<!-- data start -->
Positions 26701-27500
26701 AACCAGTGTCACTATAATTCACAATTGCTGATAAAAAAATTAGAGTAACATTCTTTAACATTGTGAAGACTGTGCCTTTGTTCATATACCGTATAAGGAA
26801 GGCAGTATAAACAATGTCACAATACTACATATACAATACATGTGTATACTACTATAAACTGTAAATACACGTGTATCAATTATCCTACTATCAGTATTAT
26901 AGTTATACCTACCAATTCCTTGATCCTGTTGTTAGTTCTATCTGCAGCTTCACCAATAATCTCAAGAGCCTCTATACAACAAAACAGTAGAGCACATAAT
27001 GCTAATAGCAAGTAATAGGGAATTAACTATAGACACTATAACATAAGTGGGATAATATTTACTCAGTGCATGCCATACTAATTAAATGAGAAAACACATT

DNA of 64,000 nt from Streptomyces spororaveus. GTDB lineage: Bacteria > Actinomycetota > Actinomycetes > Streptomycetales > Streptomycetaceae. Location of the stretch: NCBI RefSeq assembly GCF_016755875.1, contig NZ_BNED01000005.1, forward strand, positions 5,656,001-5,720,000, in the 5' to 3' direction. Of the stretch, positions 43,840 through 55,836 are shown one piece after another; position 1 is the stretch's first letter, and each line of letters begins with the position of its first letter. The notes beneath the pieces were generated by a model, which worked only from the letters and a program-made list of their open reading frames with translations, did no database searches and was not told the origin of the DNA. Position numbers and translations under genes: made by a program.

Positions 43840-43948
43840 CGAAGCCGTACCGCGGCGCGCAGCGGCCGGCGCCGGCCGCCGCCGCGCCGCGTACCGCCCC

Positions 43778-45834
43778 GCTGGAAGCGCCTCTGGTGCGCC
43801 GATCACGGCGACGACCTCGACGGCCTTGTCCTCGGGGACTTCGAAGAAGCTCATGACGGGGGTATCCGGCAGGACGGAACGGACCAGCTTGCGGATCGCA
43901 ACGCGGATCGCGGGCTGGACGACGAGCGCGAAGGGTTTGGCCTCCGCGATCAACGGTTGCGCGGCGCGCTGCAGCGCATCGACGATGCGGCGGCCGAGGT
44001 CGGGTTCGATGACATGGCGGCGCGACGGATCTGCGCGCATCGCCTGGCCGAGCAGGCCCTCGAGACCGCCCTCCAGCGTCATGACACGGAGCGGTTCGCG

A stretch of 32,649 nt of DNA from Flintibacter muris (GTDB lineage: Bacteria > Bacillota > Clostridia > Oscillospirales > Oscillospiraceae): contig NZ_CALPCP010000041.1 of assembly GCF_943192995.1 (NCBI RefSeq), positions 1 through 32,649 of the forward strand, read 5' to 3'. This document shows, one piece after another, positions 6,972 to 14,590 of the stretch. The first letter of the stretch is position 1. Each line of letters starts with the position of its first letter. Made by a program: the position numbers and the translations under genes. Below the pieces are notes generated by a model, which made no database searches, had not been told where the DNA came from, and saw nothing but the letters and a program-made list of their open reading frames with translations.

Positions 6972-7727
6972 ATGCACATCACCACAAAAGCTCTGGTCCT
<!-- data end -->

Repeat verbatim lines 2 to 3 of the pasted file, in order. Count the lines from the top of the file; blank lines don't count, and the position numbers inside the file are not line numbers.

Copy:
26701 AACCAGTGTCACTATAATTCACAATTGCTGATAAAAAAATTAGAGTAACATTCTTTAACATTGTGAAGACTGTGCCTTTGTTCATATACCGTATAAGGAA
26801 GGCAGTATAAACAATGTCACAATACTACATATACAATACATGTGTATACTACTATAAACTGTAAATACACGTGTATCAATTATCCTACTATCAGTATTAT